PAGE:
This is a delightful novel. It is an excellent debut effort.
Marion travels to Sherwood Forest to find out her father's mysterious past. He died when she was seven and her dysfunctional and distant mother is no help. All she has is a photo of him taking part in a Robin Hood reenactment.
When Marion lands at the Peace and Pigs campsite, looking for a place to stay, she is mistaken for another and set to work at the registration desk. She lands a job with the big-hearted and gregarious camp owner, Scarlett. But when she begins to ask questions about the photo from the past, her life is threatened. She finds out her father was like a brother to a young man who died under mysterious circumstances. That's when her father left the area and changed his name. Marion is bent on finding the truth, even if it means death to the ideal of a loving and gentle father.
I really liked this novel. Marion is a young woman who was traumatized by her father's death and her mother's subsequent accusations that it was all Marion's fault. If her words killed him, Marion thought, then she would not speak. And she didn't for years. How she came to speak again is a great part of the story.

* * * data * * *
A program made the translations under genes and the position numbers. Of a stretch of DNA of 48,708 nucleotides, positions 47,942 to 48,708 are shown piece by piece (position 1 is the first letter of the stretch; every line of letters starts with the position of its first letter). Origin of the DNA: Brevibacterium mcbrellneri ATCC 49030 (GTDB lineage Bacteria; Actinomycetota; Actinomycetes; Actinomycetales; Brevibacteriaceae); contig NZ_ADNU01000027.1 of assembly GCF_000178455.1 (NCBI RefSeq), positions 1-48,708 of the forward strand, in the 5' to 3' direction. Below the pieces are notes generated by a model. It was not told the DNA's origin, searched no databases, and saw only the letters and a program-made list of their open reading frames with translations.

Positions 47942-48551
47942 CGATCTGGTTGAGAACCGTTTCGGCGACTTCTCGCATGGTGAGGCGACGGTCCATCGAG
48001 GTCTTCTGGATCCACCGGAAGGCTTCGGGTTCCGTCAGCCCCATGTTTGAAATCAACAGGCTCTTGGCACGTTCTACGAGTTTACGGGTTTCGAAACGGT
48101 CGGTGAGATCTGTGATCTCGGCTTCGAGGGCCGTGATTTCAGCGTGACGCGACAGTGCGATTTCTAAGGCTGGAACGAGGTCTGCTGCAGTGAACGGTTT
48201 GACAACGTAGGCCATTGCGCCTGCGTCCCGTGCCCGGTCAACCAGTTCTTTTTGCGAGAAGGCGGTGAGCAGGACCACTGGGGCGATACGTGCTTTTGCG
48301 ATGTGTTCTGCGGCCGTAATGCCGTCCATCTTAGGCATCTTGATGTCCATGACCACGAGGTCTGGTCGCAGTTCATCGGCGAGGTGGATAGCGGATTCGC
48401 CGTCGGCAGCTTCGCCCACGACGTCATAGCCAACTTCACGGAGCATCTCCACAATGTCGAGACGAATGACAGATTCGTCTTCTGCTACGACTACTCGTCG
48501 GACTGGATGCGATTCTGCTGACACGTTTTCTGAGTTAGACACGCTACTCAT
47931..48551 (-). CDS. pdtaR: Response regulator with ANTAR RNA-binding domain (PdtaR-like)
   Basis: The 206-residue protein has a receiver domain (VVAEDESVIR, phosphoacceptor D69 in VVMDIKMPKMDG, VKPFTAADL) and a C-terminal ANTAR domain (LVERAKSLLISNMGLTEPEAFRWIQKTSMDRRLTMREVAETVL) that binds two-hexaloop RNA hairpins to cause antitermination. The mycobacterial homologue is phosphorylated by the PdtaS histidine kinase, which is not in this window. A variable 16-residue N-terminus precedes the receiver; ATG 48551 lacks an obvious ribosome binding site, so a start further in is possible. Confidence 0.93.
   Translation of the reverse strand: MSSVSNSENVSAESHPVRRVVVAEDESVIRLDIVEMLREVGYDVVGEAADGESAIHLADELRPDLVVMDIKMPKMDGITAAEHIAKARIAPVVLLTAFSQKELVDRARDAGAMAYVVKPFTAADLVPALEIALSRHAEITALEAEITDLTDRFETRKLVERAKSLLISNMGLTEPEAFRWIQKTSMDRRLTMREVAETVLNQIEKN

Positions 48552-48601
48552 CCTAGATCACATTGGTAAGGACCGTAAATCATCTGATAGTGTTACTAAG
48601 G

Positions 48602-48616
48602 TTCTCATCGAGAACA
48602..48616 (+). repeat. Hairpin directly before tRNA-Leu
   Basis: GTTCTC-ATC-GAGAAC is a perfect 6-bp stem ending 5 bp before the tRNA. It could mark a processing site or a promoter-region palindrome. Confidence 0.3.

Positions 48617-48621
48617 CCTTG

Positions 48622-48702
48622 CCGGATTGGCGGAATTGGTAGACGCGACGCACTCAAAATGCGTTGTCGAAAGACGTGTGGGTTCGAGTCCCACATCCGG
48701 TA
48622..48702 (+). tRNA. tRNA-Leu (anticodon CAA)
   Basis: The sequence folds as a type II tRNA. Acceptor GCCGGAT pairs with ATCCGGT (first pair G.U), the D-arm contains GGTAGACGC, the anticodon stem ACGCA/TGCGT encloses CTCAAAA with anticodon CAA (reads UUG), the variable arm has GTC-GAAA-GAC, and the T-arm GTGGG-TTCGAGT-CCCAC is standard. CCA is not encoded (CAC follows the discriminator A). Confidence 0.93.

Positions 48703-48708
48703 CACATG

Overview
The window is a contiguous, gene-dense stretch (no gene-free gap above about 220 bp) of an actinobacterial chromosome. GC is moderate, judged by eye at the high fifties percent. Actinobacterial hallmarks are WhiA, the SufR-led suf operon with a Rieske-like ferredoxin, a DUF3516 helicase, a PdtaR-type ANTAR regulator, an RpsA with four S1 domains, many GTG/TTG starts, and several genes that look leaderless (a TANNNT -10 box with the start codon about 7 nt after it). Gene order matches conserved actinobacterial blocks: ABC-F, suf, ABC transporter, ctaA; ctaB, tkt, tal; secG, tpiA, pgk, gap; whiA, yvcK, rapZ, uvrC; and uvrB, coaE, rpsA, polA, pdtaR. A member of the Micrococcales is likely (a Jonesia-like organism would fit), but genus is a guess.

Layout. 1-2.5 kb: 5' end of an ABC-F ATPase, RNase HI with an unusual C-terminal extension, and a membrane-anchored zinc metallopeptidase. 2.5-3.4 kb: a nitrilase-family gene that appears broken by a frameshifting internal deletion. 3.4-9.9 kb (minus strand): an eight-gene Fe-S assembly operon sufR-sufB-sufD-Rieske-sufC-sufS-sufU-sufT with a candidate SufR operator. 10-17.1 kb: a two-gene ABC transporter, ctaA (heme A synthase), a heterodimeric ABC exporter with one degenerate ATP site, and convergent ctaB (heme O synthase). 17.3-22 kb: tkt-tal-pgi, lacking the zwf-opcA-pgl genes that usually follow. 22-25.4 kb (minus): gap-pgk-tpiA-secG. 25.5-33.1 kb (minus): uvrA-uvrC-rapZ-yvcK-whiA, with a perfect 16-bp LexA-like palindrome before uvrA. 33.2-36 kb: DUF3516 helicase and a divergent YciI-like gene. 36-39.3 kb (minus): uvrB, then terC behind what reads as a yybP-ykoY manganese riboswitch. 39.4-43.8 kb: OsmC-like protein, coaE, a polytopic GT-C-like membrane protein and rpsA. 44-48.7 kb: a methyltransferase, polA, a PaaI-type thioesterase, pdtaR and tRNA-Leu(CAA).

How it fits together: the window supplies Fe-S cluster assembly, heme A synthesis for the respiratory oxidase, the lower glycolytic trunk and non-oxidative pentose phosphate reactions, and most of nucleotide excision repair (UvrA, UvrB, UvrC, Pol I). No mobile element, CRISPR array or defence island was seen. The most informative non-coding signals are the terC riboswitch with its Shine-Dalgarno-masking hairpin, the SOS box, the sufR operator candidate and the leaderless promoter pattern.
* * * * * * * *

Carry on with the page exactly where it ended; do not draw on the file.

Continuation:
Being at the Peace and Pigs campground is a sort of coming of age experience for Marion. She finds out who she is, in both uncovering her father's past and in revealing character qualities she never knew she had. It was just a delight to see Marion become the woman she was meant to be. And the possibility of romance? Well, that was just an added joy.
There are serious times in the book and there are funny ones. There are sad times and times to celebrate. There are quirky characters and there are tender ones. All of it is wrapped together in a writing style that is superb. The characters are well developed, the scenes well described, and the story line well thought out. I will certainly be looking for more from this excellent author.
This book is from England and there is the usual differences in language. I mean, caravans for staying in? Also, the Christianity is a little different than we are used to in the U.S. Nonetheless, the book was so well written it was a delight to read.
Beth Moran lives in Nottingham with her husband and three children. When not writing, she helps with a national woman's network.
Lion Fiction, distributed by Kregel Publications, 320 pages.
I received a complimentary copy of this book from the publisher for the purpose of an independent and honest review.